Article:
Why cutting PEPFAR is bad policy

It was one more piece in the growing collection of evidence that PEPFAR has been a tremendously successful program, advancing U.S. humanitarian and diplomatic priorities and saving millions of lives.

That is why the proposal in President Obama’€™s fiscal year 2013 budget
to cut bi-lateral HIV programming through PEPFAR by nearly $550
million, or 11 percent, has stunned so many on Capitol Hill and in the
global health community. Here are six reasons why this proposal should
be rejected by Congress:

1. It undermines the goal of an ‘€œAIDS-free generation.’€ Last December,
President Obama pledged that we can ‘€œend this pandemic,’€ echoing
Secretary of State Clinton’€™s earlier statement that achieving an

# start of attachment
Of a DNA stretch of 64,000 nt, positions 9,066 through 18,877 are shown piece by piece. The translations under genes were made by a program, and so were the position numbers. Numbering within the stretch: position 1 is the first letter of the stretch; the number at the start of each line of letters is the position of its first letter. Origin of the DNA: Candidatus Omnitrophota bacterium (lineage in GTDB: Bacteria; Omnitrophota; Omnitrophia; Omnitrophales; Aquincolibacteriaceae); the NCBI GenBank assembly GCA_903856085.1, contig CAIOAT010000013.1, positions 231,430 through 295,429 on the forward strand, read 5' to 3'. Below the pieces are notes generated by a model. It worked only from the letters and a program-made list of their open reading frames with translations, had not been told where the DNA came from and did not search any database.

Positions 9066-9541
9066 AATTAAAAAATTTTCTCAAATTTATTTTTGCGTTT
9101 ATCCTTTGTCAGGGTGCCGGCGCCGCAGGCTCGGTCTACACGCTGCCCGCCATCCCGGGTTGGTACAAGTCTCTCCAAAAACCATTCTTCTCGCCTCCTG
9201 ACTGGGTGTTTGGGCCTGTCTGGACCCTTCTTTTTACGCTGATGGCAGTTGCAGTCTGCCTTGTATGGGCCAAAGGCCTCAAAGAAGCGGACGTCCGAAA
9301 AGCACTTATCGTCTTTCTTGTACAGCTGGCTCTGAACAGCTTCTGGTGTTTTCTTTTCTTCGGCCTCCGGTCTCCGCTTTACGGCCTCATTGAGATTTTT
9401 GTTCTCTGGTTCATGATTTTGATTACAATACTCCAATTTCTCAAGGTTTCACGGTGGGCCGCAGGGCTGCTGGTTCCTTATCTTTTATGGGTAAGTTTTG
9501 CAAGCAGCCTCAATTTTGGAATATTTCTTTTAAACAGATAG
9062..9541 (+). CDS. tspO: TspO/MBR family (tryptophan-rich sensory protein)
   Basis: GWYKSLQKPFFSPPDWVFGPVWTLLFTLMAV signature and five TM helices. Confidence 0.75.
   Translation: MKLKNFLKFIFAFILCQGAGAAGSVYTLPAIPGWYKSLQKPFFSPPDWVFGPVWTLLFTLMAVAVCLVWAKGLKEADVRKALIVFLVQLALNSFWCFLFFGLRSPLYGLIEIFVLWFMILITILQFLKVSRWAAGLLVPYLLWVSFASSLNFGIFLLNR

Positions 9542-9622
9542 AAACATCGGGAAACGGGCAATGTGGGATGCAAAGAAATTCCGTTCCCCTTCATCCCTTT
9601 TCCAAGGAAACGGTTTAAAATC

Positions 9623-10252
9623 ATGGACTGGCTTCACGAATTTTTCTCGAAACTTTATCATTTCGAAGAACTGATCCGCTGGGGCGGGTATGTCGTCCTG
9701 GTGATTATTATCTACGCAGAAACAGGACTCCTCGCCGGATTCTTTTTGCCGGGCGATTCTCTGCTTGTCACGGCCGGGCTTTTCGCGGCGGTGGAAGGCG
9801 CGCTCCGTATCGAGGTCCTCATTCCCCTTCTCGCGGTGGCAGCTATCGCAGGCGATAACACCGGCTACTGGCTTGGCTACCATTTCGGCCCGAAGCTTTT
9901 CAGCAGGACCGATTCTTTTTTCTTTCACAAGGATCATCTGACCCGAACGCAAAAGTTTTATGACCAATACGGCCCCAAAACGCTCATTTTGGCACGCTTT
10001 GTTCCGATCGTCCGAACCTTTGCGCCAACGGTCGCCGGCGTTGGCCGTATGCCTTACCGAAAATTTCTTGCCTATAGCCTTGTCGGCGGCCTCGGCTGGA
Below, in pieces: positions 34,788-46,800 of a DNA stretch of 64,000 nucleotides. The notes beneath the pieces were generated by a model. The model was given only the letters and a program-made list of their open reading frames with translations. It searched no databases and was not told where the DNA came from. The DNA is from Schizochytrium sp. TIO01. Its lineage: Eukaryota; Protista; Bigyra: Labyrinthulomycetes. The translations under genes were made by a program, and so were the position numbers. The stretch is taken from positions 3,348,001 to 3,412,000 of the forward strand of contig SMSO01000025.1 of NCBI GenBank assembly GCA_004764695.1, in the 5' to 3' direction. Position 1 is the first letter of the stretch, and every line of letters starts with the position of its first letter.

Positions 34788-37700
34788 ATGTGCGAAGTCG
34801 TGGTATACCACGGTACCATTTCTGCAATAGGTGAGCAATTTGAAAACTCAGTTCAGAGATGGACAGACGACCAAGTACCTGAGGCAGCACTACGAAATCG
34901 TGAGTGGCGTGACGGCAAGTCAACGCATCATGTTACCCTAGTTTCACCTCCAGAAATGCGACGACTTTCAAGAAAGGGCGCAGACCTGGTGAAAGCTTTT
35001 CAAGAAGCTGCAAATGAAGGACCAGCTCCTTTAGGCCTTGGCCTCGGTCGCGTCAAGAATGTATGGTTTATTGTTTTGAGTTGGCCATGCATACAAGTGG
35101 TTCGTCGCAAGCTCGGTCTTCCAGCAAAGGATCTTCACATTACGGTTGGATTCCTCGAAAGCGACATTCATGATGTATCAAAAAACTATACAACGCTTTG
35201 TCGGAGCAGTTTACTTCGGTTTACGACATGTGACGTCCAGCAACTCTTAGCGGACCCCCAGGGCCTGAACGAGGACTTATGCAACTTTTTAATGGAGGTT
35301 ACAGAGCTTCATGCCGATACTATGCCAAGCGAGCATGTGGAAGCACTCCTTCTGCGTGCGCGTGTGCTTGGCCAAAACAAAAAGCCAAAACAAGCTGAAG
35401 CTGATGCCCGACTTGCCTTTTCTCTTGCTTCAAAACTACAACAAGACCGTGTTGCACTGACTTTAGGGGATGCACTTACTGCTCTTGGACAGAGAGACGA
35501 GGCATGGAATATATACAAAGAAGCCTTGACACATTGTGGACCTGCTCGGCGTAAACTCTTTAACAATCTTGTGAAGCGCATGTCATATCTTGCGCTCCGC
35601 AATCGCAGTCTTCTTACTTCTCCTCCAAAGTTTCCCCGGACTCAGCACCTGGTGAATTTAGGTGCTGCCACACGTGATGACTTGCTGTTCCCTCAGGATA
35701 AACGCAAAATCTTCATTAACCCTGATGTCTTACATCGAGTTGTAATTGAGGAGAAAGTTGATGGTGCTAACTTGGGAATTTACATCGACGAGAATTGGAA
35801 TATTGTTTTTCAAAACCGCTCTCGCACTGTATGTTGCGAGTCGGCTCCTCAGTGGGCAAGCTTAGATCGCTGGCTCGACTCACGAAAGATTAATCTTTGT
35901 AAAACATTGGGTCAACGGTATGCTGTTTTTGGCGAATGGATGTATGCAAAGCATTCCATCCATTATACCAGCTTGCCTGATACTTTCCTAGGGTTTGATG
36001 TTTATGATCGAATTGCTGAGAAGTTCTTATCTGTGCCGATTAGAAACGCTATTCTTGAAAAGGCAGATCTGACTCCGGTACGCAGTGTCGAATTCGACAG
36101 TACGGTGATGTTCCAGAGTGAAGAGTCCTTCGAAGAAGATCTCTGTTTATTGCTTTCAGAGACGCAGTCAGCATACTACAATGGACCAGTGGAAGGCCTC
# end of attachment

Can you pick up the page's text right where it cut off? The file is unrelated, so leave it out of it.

‘€œAIDS-free generation’€ is a policy priority for the U.S. But the
budget request isn’€™t consistent with this stated ambition. Though the
White House insists the U.S. can still achieve the AIDS treatment and
other targets set by the president last year, it is inevitable that
PEPFAR program managers, faced with seriously diminished resources and
ambitious targets in a few areas, will slash services for which there
are no specific goals. That might include, for example, the PEPFAR
program providing food and education to millions of children orphaned
by AIDS.

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